Several years ago, I was approached to take on a senior executive role in the transport sector. Three aspects in particular helped shape my impression; the staff I met were very approachable, there seemed to be a good ‘chemistry’ between us, and the role offered good personal growth potential. I believed I could make a strong contribution, add value and I had done my ‘due diligence’ well. Additionally, it was an opportunity to learn life in a different context to my previous experience in manufacturing. I was excited and looking forward to ‘day one’. This was definitely a job I knew I wanted.

So far so good. However, on joining I found myself in a completely different world to the one I was anticipating. I was used to challenge and yet this role took it to a whole new level! After three weeks I was shouting to myself ‘get me out of here!’ I consider myself to be a pretty good networker and my obvious move, so I thought, was to make some calls, send some emails that would set up conversations that would ultimately lead to a job offer – and escape. Instead, no doors opened, radio silence. Nothing. I had no option but to press on and press into my new role.

By the time six months had elapsed, I was so glad I had not moved. Together with the leadership team and a huge effort from all staff we had made huge strides forward. We transformed service delivery, built strong rapport with the unions and took relationships with our client to a new level of trust that included components such as co-located offices, a practice that, at that time, was in its infancy. It was also a springboard from which new work was won. Each step forward, however, was an effort that required enormous tenacity. Through the period of three to four years that followed, I learned more and was stretched more as a leader than I could ever have been if I had jumped ship.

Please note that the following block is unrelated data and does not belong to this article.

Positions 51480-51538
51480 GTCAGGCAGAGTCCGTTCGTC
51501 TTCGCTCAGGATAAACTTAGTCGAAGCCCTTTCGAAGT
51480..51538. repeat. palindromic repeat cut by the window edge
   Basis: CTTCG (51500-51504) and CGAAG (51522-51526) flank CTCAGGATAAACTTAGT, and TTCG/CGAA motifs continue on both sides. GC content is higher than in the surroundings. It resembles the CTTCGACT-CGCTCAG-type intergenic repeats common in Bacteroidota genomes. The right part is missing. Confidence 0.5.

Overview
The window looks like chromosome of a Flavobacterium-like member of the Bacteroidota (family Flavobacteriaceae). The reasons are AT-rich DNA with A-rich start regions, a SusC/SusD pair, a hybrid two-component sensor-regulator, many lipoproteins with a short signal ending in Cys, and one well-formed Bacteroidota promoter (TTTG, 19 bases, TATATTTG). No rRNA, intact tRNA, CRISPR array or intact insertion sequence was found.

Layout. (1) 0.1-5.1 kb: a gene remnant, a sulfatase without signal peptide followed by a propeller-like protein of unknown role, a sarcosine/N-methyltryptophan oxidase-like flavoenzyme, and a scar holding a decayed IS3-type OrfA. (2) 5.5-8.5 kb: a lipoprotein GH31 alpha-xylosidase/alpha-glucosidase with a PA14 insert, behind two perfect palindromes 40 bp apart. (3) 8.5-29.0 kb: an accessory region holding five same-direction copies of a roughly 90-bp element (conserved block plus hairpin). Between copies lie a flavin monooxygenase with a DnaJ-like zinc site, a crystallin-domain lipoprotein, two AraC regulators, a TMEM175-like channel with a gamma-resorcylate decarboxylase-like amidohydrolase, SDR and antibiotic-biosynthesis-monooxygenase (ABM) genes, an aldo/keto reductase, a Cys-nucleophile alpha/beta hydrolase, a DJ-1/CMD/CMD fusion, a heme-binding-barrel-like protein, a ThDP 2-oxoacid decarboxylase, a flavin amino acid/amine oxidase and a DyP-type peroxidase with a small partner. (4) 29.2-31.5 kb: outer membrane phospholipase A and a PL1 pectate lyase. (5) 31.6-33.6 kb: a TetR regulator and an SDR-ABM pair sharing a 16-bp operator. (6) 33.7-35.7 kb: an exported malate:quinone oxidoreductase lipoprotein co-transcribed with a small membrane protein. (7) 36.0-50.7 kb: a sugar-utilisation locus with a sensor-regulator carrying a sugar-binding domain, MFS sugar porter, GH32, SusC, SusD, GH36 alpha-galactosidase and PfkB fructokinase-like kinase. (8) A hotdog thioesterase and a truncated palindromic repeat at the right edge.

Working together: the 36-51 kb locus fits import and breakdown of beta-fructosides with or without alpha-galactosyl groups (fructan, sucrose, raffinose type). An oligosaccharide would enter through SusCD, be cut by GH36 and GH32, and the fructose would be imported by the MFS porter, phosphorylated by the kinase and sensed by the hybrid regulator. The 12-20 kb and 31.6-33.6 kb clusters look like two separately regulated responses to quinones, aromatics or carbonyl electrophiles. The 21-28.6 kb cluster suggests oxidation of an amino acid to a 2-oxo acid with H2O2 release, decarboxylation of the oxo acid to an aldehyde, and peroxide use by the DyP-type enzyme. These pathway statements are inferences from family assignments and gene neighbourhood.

In his book Authentic Leadership, Bill George, former CEO of Medtronic, describes the pathway to leadership. Along the leadership pathway are what he refers to as ‘crucibles’, experiences that test us to our limits. He writes “at some time in your journey you, too, may find yourself in a crucible that tests you to your limits. In the crucible you learn who you really are and what you want to become. Having survived, you will know that indeed you can take on any challenge and come out of it a better person for the experience”(1).

This was, for me, most definitely a crucible experience. What I didn’t know at the time was that this would be a critical phase in my shaping and development as a leader. It was to pave the way for future career steps that, without this, would have been impossible. Deep inside, I knew this was a job I wanted, and it was the right step to take. Sometimes, we need to dig deep, hang on in there in the knowledge that we sense we are on the right path – but that doesn’t necessarily mean everything is going to be easy! Keep pushing forward, take courage to pursue the job you want, it is well worth the journey. As you look back you will be amazed how much you have learned along the way. I wish you every success in your own growth and development as a leader.

(1) George, W. Authentic Leadership (San Francisco: Jossey-Bass, 2003), 27.


Want to learn more? Contact Ian: 

Email ian@catalystthinking.com 

Call Ian on +44 (0)7733 225257

Photo source: Unsplash.com, photographer; Amelie-Niklas-Ohlrogge

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